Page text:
Pedro Alonso, head of WHO’s Global Malaria Program, said part of the problem is that malaria is a complicated disease. “This is a parasitic disease,” he pointed out. The parasite life cycle plays out in multiple stages in different parts of the human body and in the mosquito hosts. “This is orders of magnitude more complex in terms of the biology of the causative organism [than a virus].”

Decades of research have gone into developing RTS,S. Alonso said he would would love to see a vaccine that was 95% effective in preventing malaria but the scientific community was still a long way off from developing that. “But what we do have right now is a vaccine that can be deployed, that is accepted, that is safe and that can have a massive impact in terms of lives saved and episodes of malaria averted.”

Countries that decide to move forward with administering RTS,S still need to figure out how to pay for it and how to integrate it into their childhood immunisation schedules.

GlaxoSmithKline had donated 10 million doses of the vaccine for pilot programmes and has now pledged to deliver 15 million doses a year at a price of 5% above cost. Eventually, GSK says, it plans to transfer production to a producer in India.

Alonso said it would be up to member countries to carry out implementation of the rollout. And funding would need to be raised to help them do so.

While the vaccine does not offer full protection against malaria — and indeed is not as effective as vaccines against many childhood diseases such as measles or rubella — even partial protection can have a big impact on the burden of malaria. WHO experts noted that children who live in countries where the parasite circulates can contract it multiple times a year.

Being repeatedly sick stunts children’s development, said Alejandro Cravioto, chairman of WHO’s Strategic Advisory Group of Experts on Immunization. The SAGE, as it is known, was one of the expert groups advising the WHO on the RTS,S decision.

Dyann Wirth, who chairs WHO’s Malaria Policy Advisory Group, said the world needs more and better malaria vaccines. But Wirth, an immunologist at Harvard’s T.H. Chan School of Public Health, said the decision to proceed with broad use of RTS,S could help spur development of next-generation vaccines.

Development of the vaccine took 30 years of work involving GSK and a network of African research centres with support from the Seattle-based non-governmental global health agency PATH, as well as funding for late-stage development of the vaccine from the Bill and Melinda Gates Foundation.

“It has been a long road, and is extremely exciting to finally be able to say that RTS,S could soon be available – alongside other malaria interventions – to more children across Africa,” Ashley Birkett, head of malaria vaccine development for PATH, told STAT.

The approval of RTS,S comes not a moment too soon, because to make matters worse, it looks as if a new strain of the primary parasite responsible for malaria, Plasmodium falciparum, is sneaky enough to avoid a common way it is detected.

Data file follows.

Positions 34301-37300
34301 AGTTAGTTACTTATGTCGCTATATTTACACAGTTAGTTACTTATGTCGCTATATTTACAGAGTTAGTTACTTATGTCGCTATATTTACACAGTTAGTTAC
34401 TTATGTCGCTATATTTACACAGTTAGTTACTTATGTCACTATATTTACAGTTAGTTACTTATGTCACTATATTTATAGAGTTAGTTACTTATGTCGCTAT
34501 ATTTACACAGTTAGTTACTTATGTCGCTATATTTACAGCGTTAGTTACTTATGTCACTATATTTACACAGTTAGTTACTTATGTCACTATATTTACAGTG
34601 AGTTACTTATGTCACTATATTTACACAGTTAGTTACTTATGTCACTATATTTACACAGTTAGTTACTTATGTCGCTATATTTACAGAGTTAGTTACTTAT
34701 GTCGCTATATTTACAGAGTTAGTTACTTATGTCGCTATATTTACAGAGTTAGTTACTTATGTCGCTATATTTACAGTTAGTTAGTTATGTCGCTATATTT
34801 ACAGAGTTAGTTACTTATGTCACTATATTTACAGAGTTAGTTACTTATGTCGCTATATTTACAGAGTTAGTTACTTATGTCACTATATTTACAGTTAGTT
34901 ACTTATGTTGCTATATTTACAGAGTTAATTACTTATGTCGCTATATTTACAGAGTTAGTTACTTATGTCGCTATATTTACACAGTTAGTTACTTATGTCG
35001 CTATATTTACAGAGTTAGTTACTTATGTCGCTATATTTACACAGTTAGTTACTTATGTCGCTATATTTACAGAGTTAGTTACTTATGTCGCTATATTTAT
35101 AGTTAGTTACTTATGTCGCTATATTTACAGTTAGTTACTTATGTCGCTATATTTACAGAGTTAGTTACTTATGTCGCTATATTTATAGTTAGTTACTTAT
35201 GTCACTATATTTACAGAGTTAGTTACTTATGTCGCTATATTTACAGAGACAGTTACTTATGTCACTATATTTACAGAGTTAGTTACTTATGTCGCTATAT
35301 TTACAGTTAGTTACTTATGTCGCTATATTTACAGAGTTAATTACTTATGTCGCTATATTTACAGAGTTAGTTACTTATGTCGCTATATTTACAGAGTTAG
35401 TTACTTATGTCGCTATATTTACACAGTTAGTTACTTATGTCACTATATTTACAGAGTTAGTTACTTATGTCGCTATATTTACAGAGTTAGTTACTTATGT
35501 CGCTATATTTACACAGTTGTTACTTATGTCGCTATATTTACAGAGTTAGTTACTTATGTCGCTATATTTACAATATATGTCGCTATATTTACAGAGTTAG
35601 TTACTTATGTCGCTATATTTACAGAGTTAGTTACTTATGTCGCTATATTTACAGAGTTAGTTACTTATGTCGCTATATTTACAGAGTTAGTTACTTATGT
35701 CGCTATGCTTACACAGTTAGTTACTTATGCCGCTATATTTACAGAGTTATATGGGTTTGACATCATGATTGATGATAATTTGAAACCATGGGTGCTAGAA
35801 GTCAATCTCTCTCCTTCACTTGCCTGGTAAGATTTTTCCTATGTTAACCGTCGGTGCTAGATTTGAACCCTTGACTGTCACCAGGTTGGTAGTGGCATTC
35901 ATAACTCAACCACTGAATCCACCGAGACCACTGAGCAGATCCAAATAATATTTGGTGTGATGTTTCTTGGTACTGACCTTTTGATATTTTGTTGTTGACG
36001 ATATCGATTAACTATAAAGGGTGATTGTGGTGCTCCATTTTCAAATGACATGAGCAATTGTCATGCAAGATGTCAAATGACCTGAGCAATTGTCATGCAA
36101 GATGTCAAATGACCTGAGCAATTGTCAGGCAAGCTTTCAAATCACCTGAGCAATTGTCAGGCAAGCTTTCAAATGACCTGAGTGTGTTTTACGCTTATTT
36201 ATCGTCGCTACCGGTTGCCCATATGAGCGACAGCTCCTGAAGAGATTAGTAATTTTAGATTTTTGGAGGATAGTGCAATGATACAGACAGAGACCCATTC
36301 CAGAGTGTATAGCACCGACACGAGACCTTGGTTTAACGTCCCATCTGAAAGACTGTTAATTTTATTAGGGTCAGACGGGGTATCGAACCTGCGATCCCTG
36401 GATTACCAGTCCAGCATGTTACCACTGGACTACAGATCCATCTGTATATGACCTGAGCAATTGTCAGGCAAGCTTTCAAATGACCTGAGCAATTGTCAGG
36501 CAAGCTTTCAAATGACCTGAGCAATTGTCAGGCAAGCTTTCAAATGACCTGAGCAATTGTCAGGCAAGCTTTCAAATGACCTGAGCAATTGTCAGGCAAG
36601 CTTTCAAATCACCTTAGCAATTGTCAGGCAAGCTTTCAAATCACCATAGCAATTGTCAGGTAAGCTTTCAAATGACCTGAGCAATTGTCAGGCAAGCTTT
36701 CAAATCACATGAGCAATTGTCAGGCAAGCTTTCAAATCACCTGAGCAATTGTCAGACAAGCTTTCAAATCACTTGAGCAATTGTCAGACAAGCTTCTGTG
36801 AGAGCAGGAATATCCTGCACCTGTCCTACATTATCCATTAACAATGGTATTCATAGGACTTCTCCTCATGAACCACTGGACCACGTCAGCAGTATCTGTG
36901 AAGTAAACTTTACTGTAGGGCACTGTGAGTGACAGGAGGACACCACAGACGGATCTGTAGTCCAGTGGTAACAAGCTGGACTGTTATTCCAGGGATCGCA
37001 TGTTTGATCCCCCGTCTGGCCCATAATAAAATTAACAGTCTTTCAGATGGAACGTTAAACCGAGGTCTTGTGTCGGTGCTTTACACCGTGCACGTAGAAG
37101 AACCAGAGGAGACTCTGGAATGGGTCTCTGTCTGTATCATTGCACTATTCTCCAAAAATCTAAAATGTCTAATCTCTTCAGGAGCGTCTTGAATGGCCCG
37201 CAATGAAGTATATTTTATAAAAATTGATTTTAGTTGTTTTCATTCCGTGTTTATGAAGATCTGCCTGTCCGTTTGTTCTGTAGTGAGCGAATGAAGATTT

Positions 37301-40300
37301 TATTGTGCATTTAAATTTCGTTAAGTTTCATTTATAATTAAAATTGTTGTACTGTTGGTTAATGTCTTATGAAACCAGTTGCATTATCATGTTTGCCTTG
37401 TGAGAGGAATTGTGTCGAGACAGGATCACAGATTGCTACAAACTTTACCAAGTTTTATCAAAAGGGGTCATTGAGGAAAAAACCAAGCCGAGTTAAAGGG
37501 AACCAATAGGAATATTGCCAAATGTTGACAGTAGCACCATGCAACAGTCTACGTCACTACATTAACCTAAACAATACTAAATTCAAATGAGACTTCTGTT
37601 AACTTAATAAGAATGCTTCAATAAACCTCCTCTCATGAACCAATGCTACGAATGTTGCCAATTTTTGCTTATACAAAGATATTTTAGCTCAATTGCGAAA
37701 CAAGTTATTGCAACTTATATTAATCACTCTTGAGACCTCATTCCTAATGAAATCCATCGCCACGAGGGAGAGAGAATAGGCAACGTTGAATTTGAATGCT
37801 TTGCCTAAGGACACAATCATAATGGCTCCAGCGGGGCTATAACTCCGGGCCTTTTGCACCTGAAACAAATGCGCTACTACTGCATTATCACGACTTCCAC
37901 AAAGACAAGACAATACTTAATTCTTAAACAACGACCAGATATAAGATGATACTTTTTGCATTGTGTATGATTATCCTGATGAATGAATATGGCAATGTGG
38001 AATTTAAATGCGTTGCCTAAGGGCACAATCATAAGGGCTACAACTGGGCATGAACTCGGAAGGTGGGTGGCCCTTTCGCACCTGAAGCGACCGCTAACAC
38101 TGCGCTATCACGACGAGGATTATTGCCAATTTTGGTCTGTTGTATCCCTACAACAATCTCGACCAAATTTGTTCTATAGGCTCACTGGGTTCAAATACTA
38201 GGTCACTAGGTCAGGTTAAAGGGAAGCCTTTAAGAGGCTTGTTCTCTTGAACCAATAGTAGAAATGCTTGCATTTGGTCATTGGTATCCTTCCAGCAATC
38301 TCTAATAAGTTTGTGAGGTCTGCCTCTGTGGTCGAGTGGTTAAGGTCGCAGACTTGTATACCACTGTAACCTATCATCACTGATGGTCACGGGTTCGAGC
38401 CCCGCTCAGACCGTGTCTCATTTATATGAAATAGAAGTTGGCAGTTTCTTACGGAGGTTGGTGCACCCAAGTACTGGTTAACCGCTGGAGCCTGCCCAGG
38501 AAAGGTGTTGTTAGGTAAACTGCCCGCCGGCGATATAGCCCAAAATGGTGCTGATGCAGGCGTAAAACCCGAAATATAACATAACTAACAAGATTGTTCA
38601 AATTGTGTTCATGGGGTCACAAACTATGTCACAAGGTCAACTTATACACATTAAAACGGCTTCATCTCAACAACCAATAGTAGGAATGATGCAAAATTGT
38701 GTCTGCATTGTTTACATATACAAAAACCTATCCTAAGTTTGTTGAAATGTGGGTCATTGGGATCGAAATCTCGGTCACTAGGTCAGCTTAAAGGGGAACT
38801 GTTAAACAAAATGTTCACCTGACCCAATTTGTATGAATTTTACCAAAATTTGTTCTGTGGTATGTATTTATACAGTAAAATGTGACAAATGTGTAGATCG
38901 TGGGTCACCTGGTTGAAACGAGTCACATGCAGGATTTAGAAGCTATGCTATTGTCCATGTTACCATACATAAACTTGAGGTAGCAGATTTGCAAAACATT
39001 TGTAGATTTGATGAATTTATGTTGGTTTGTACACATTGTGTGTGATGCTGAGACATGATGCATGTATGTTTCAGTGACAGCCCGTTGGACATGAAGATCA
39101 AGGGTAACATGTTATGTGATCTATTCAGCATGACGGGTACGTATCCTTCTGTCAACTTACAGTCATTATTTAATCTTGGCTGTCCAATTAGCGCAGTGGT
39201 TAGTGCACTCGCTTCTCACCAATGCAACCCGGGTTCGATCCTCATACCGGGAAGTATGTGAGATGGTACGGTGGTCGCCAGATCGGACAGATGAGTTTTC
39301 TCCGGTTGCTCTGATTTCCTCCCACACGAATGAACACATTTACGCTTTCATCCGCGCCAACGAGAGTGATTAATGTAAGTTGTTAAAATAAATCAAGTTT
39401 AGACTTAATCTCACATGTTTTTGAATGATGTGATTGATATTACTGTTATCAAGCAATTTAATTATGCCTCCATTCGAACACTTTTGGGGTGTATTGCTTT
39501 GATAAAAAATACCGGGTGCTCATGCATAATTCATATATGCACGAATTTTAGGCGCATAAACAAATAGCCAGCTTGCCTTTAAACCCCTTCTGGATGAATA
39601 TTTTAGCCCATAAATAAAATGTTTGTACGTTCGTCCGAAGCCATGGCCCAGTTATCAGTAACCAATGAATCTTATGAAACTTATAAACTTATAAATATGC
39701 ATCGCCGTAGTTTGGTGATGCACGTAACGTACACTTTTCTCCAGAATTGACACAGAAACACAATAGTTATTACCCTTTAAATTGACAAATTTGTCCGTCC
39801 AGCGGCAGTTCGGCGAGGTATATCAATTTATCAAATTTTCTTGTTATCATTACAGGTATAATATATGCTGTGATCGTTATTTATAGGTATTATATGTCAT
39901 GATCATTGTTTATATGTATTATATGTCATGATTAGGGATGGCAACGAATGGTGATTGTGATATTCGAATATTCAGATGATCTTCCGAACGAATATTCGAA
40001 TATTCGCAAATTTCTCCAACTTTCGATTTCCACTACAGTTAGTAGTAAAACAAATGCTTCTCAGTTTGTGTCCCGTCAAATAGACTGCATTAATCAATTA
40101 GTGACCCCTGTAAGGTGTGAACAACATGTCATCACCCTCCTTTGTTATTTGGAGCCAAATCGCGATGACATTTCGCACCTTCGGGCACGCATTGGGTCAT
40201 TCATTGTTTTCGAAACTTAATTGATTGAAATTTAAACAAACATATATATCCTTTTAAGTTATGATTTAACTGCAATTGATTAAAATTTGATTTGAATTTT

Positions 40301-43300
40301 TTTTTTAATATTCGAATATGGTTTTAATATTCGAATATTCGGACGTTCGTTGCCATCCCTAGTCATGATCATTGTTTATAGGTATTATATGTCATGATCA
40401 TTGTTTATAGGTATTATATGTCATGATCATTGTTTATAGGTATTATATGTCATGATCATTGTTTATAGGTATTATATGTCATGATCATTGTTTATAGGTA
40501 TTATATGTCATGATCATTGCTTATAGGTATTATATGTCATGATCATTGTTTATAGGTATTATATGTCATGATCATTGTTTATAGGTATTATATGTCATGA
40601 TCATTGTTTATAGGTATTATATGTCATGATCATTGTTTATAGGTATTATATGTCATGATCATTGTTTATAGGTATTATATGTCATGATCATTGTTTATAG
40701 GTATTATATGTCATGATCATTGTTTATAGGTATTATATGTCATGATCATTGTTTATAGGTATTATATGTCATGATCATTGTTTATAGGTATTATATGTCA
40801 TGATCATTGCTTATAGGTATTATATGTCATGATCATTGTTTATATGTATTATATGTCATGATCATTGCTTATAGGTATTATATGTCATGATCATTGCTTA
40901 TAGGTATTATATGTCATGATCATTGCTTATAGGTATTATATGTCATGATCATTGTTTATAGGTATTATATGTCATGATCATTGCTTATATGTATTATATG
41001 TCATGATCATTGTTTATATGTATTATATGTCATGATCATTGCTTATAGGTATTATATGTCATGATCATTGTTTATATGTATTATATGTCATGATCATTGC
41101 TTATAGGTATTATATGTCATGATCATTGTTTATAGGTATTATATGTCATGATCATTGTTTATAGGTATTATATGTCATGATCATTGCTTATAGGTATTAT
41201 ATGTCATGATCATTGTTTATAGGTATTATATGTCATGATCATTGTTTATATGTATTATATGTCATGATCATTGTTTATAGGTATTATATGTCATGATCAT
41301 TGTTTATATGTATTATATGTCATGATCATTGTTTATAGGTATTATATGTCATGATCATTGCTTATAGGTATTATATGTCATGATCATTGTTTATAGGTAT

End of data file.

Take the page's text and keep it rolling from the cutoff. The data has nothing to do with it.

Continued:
Research led by Ethiopian Public Health Institute’s immunologist Sindew Feleke has shown nearly 10% of malaria cases are missed across Ethiopia’s borders as a result of at least one of the mutations helping the parasite evade rapid diagnostic testing (RDT).

What’s more, an ability to hide from test kits could easily give this mutated strain enough of an advantage to spread, according to the study published in Nature Microbiology.

“False-negative results were common in multiple sites and will lead to misdiagnosis and malaria deaths without intervention,” said University of North Carolina's infectious disease researcher Jonathan Parr. “This is a serious problem for malaria control efforts and a reminder that pathogens are very capable of adapting to survive.”

P. falciparum is the most common and deadliest of parasites responsible for malaria in humans. The parasite infests human red blood cells to clone itself within, and these blood cells eventually burst, sending floods of parasites into the bloodstream, causing waves of fevers and other nasty symptoms. Much of the disease’s management revolves around reducing human contact with the blood-sucking insects.

Rapid diagnostic testing for malaria has helped Ethiopia – Africa’s second-most populous country – make great strides against the disease in the past decade. With around 345 million sold annually, the most common rapid test detects antigens the parasite releases into the bloodstream. This is primarily histidine-rich protein 2 (HRP2), but the test can also be triggered by the closely related HRP3.

But some P. falciparum have mutations where the genetic instructions coding for the proteins (pfhrp2 and pfhrp23) have been deleted.

Studying the blood samples of more than 12,500 patients along Ethiopia borders with Eritrea and Sudan, Feleke and team discovered these genetic variants had caused false-negative results for just under 10% of tests. This is double WHO’s minimum criteria for triggering a change in national diagnostic strategy.